To identify transcription factors that might define subpopulations of preBötC neurons, we analyzed the expression, by ISH, of >75% (∼1000) of all transcription factors (TFs) in E13.5 and P0 mouse brain (Gray et al., 2004). While no single TF was specific to the preBötC, we identified three candidate TFs that were expressed by subsets of VLM neurons: Lhx9, Pax2, and Phox2b. Using immunohistochemistry (IHC), we analyzed Lhx9, Pax2, and Phox2b coexpression with NK1R or SST throughout the VLM. In the neonate mouse, NK1R expression is continuous from the caudal pole of the LRN extending beyond the VIIn, including the neurons of the pFRG and the RTN (Gray et al., 1999; Stornetta et al., 2006; Rose et al., 2009; Thoby-Brisson et al., 2009). Thus NK1R expression alone does not identify the boundaries of the preBötC in neonatal mice. SST protein or preprosomatostatin mRNA (data not shown) were limited to the preBötC, similar to rat (Stornetta et al., 2003). SST largely colocalizes with NK1R (87.3%, 144/165, n = 4), which suggests that it can serve as an anatomical marker of the “core” of the preBötC in mice (Fig. 1B,C–E) (Stornetta et al., 2003; Tan et al., 2008). We found that a subset of Pax2-expressing neurons coexpress SST within the preBötC (Fig. 1A). Lhx9 and Phox2b were both expressed throughout the VLM (Gray, 2008); however, they were coexpressed with NK1R only outside the preBötC (supplemental Fig. 1, available at www.jneurosci.org as supplemental material), and neither was coexpressed with SST. Pax2 did not overlap with Phox2b or Lhx9 anywhere in the medulla.
PreBötC neurons are derived from Dbx1-expressing progenitors
Adult rat preBötC SST+ neurons are glutamatergic and commissural (Guyenet and Wang, 2001; Stornetta et al., 2003). In the spinal cord, only Dbx1-derived neurons express Pax2, are glutamatergic, and project across the midline (Lanuza et al., 2004). This suggested that preBötC SST neurons might be derived from Dbx1-expressing progenitors (Lanuza et al., 2004). Dbx1 is only expressed in progenitor cells, whereas NK1R and SST expression in preBötC does not commence until E14.5–E15.5, so we could not directly analyze Dbx1 coexpression with these markers (Pagliardini et al., 2003; Thoby-Brisson et al., 2005).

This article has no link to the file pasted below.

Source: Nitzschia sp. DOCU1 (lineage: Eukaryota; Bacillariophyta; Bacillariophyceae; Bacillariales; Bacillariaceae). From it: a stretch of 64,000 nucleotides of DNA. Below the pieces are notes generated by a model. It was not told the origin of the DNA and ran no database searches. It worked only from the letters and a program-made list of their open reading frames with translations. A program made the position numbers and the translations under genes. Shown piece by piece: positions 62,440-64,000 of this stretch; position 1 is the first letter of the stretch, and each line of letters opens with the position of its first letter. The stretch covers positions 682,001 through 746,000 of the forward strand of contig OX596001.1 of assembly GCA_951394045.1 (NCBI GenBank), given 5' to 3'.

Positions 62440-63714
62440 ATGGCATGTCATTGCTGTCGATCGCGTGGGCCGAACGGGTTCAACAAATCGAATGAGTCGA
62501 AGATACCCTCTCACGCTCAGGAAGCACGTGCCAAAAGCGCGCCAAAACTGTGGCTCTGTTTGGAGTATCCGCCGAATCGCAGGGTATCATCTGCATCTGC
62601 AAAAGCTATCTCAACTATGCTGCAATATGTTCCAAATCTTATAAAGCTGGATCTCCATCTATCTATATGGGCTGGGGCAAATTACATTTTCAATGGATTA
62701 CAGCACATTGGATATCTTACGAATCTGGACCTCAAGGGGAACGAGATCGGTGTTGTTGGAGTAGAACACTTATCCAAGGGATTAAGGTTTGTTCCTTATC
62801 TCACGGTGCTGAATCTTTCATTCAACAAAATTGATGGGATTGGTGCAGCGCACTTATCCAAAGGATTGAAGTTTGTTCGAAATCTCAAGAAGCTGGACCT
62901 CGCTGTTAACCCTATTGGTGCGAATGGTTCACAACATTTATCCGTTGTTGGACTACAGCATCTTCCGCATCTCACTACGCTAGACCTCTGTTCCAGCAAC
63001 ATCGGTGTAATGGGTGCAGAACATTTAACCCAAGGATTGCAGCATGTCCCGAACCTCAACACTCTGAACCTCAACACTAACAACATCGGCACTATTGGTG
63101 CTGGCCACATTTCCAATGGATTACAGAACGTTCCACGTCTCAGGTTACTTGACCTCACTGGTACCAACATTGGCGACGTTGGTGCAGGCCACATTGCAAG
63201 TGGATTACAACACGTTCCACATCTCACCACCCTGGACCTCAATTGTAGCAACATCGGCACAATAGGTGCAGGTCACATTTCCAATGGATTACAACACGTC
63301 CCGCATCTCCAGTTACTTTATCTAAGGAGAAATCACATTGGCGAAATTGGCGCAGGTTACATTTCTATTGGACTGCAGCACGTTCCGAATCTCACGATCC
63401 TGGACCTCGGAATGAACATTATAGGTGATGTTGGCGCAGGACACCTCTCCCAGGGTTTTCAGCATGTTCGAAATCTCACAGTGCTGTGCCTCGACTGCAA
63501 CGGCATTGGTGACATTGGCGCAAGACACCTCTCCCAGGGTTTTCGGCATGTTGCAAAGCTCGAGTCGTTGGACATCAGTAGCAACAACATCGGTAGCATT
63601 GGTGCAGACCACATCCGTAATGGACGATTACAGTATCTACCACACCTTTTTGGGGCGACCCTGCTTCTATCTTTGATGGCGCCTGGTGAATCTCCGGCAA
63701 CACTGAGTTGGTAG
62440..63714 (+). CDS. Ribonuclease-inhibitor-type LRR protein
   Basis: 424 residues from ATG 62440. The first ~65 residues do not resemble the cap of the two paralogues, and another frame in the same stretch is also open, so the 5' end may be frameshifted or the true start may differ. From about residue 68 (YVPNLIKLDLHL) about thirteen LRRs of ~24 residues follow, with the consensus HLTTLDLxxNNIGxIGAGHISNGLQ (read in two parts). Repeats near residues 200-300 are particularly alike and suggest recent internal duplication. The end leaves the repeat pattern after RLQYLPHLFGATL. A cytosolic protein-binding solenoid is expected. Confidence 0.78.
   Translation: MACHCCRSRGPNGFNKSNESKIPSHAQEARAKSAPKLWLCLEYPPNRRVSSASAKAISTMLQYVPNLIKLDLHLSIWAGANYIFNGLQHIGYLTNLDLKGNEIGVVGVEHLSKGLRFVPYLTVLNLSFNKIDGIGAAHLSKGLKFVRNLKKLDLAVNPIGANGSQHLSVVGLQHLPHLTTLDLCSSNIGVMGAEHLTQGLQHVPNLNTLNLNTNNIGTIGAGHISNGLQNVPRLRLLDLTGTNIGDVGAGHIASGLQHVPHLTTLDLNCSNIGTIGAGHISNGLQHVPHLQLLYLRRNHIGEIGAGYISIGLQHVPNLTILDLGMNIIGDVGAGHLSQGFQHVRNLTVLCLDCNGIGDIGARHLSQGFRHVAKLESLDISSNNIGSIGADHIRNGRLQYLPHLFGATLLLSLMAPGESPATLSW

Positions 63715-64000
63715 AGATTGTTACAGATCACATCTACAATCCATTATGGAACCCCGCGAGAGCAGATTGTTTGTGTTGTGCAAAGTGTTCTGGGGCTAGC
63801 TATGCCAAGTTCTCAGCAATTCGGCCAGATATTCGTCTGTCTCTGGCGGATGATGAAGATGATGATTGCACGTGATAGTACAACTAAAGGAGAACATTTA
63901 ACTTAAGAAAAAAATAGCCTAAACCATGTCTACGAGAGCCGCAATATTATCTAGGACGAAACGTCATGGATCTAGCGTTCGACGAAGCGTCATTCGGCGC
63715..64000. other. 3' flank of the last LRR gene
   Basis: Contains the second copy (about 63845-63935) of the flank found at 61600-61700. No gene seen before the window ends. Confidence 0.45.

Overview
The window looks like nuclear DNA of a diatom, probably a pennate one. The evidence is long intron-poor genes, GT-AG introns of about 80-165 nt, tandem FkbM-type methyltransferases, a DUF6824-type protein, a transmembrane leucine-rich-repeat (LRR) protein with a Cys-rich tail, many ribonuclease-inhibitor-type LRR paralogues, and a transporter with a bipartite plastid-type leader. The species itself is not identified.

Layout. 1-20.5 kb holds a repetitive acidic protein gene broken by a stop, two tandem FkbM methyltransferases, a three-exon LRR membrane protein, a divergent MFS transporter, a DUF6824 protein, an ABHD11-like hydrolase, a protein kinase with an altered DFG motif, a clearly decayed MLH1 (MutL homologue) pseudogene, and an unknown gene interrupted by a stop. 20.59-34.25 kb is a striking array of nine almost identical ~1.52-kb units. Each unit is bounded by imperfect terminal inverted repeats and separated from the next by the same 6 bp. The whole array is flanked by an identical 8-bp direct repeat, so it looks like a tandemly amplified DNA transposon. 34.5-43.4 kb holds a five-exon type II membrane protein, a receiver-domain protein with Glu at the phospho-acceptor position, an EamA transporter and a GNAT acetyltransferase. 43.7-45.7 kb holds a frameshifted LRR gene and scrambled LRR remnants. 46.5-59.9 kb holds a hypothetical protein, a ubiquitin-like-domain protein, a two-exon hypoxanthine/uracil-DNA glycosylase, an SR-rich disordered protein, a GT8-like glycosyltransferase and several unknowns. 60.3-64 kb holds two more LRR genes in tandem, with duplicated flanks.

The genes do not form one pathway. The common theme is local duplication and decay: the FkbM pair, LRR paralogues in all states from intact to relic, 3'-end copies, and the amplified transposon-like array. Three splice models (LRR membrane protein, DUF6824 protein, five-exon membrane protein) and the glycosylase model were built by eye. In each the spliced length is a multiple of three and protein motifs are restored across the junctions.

In heterozygous Dbx1-β-gal knock-in mice (Dbx1LacZ/+) (Pierani et al., 2001), in which the persistence of the β-Gal protein can be used to fate map neurons, we found that the preBötC core population of NK1R+/SST+ neurons are derived from a subset of Dbx1-expressing progenitors (Fig. 1B–H). β-Gal was absent, however, from VLM NK1R+ motoneurons, below the central ventrolateral medulla, and putative RTN/pFRG neurons (supplemental Fig. 2, available at www.jneurosci.org as supplemental material) (Nattie and Li, 2002, 2006; Wang et al., 2003; Takakura et al., 2008; Rose et al., 2009).
As NK1R expression is present on neurons from multiple developmental origins, we determined the extent to which VLM SST neurons are Dbx1 derived. We counted β-Gal, SST, and colocalized immunoreactive neurons in a 500-μm-diameter circle encompassing the VLM from the caudal pole of the VIIn to the caudal pole of the LRN. While SST immunoreactivity likely underestimates the number of neurons expressing SST mRNA (Stornetta et al., 2003), it can serve as simple and reproducible marker of neurons. Interestingly, the number of β-Gal+ cells was approximately constant throughout the VLM. SST expression, in contrast, was limited rostrocaudally to an ∼250-μm-long region (Fig. 1I,J). Of VLM SST neurons, 92.7% coexpressed β-Gal (433/467, n = 16). Further, SST+ neurons are concentrated in the center of the Dbx1+ population dorsoventrally, as 82.4% (385/467, n = 16) of them are located within a 350-μm-diameter circle centered on SST expression. This 250 μm by 350 μm column represents the anatomical extent of the preBötC core in the perinatal mouse (Ruangkittisakul et al., 2006).
Differential peptide receptor expression has been proposed to distinguish between subsets of respiratory neurons (Gray et al., 1999; Doi and Ramirez, 2008, 2010; Ruangkittisakul et al., 2008; Ballanyi et al., 2009). In rats, injection of somatostatin at high doses into the preBötC inhibits respiration (Burke et al., 2010). Because of the inhibitory effects of SST in vivo and in vitro, SST coexpression in preBötC neurons, and previously published expression patterns, we also analyzed SST2aR expression within the preBötC and ventral medulla (Schindler et al., 1998; Schulz et al., 2000; Llona and Eugenín, 2005; Burke et al., 2010). SST2aR is expressed throughout the VLM (Schindler et al., 1998). Within the preBötC, SST2aR is coexpressed with SST peptide and NK1R in Dbx1-derived neurons (Fig. 1B). Unlike NK1R, however, SST2aR is also expressed on catecholaminergic neurons (data not shown) but is not expressed on RTN/pFRG neurons (supplemental Fig. 1C,D, available at www.jneurosci.org as supplemental material). These data suggest that SST2aR, similar to μ-opioid receptor, may serve to functionally and anatomically differentiate preBötC from RTN/pFRG neurons (Takeda et al., 2001; Mellen et al., 2003).